A solo performance from one of rock's most complex icons. Info/tix
It may seem like hyperbole to state that Neil Young has been an icon for longer than most people have been alive, but it's also true. Like most icons, Young has also always been complex, far more so than sobriquets like "the godfather of grunge" convey. For one thing, Young has always been a folk musician at heart—but crucially, one whose mind and soul were turned around both by the inspired wave of electric music in the early 1960s, and later on the seismic impact of Jimi Hendrix. And those influences are essential to understanding how he would go on to write, and why the musical straightforwardness and lyrical obscurantism that marked even his earliest material (like "Sugar Mountain") predicted the sound he would later develop.
Whether initially consciously or not, Young realized and perfected a deceptively complicated idea early on that respected and synthesized some of the best virtues of folk music and rock and roll in a cunning and highly affecting blend. Unlike practically any other folkies of the time who transitioned to rock and roll, Young comprehended on a gut level that roughness and partially simulated simplicity in the service of emotional resonance, a feature of some of the most moving and exciting folk and country, lends a thrilling power to the exhilarating melodic virtues and sheer lunatic call of the best rock and roll. He also instinctively understood that using this conceptual edge as a through-line could unite things as seemingly disparate as heavy guitar distortion, stark acoustic laments, country-flavored celebration and mastodontic rhythmic drive. It's that duality—his pioneering, endlessly fresh approach of combining an uncommonly sensitive and intelligent singer-songwriter's mentality and craft with an unforgettably haunting, expressionist, yet easily accessible and memorable feel for rock and roll—that has led to his enormous influence on generations of rock musicians.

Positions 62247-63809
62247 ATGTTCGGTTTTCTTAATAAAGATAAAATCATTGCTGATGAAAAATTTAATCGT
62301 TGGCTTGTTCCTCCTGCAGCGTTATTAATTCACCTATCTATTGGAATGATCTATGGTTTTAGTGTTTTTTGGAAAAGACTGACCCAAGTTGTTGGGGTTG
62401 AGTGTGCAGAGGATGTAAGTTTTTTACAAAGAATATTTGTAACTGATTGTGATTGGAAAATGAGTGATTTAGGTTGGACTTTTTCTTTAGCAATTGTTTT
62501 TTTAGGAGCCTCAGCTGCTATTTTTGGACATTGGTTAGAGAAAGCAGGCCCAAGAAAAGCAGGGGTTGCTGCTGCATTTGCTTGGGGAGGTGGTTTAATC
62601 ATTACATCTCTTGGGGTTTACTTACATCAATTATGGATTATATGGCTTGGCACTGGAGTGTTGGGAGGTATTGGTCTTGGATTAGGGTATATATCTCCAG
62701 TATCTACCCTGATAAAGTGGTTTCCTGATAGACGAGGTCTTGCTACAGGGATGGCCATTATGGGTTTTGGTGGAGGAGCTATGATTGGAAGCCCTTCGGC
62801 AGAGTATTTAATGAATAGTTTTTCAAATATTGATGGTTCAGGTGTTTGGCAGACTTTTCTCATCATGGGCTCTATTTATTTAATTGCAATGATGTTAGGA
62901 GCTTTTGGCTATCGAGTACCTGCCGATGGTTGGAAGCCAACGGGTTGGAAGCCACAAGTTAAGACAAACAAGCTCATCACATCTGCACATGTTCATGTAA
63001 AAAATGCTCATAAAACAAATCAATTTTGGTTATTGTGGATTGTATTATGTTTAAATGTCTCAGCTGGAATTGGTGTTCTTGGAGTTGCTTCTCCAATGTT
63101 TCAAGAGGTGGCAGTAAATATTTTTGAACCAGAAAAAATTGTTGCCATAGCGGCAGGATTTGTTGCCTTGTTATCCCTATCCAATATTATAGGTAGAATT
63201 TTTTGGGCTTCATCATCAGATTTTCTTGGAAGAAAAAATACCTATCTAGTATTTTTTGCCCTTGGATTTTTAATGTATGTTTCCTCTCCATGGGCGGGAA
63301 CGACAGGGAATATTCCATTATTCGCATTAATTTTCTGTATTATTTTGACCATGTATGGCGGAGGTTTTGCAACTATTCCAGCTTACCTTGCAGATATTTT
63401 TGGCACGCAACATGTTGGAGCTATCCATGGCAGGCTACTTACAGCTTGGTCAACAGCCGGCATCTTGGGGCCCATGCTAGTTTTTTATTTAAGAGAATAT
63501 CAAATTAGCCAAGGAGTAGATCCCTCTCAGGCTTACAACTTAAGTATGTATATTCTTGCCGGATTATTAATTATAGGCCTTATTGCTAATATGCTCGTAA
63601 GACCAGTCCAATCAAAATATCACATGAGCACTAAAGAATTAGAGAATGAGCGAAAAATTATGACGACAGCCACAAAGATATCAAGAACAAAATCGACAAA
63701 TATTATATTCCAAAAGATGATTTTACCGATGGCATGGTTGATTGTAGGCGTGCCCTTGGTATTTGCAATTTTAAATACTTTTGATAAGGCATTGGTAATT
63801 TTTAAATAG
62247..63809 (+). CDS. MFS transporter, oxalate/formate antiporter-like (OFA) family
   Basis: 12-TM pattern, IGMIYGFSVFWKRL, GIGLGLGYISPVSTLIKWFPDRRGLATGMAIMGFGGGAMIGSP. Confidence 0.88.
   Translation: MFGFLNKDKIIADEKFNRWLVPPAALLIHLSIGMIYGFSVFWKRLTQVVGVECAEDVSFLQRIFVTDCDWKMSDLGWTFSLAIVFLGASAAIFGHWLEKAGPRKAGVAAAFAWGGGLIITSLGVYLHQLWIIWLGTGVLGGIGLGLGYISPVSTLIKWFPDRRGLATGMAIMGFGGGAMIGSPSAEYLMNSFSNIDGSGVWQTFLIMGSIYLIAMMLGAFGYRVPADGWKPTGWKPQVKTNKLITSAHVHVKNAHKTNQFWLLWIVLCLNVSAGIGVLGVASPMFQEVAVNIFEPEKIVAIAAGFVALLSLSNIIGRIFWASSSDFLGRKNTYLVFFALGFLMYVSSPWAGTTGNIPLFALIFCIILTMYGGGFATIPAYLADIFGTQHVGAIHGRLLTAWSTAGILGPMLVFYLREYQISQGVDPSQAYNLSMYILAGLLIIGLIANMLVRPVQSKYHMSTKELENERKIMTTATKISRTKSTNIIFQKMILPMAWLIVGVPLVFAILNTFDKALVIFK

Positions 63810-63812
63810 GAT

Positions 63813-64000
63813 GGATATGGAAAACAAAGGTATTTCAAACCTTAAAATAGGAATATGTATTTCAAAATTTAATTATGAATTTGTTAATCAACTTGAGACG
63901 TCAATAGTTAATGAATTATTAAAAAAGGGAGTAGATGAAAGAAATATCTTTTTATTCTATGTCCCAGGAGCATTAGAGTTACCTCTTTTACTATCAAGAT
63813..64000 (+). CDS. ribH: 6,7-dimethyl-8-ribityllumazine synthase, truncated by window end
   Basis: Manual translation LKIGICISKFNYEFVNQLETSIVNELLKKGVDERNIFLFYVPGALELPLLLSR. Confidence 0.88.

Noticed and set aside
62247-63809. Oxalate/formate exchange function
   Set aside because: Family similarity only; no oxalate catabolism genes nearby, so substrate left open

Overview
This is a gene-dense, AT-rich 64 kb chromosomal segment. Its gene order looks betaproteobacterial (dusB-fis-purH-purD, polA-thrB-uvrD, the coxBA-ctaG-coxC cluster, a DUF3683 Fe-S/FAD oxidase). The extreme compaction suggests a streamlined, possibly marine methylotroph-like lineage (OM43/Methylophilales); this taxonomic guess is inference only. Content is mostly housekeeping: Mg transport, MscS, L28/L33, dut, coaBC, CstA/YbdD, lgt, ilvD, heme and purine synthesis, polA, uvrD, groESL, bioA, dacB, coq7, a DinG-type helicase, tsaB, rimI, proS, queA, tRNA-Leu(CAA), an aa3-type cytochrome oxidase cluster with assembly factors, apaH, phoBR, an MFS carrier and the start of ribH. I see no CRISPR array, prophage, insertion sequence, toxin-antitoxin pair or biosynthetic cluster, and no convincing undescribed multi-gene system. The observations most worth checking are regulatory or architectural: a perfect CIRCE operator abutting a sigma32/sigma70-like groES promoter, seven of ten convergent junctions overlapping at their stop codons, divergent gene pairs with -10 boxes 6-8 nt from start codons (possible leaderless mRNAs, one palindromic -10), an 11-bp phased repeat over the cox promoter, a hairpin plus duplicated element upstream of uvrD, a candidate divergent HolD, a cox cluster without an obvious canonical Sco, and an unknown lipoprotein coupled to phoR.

That duality is present even in his quieter, more traditionally folksy acoustic solo performances, which is how he will soon perform at Overture Hall. A song like 1969's ineffable "Down By The River" existed in its original studio version as a 9-minute electric dirge, performed with Young's backing band Crazy Horse. It featured, among many virtues, epic sweep, beautiful rhythmic feel pitched between the romanticized dream sounds of inspired amateurism and primitive mastery, keening and unmistakable singing, and phenomenal guitar interplay between Young and the short-lived Danny Whitten. But Young was just as easily performing the song as a desperate 4-minute acoustic blues as early as 1971, shorn of solos, volume, fuzz or even other band members.
It's often surprising how comfortably the most superficially rocking material of Young's translates to acoustic settings, but it's a twinning he's milked forever, sometimes even to disturbing ends. On 1989's Freedom, he put two versions of the bitterly ironic hit "Rockin' In The Free World" on the record, one electric and one acoustic—not only to illustrate how his material stands up to any approach, but to show just how easily anyone can interpret it, as the chilling live acoustic version documents how little the audience that night even understood what Young was trying to tell them. This was some conceptual distance beyond even the dual electric and acoustic versions of "Hey Hey, My My" that appeared on 1979's classic Rust Never Sleeps, still Young's greatest ever demonstration of how the intertwined sides of his musical personality feed and play off of each other. He's illustrated this seemingly paradoxical principle in one way or another for decades, and he'll likely do it again in this solo performance at the Overture. The wonder is that it still retains so much power and mystery. —Mike Noto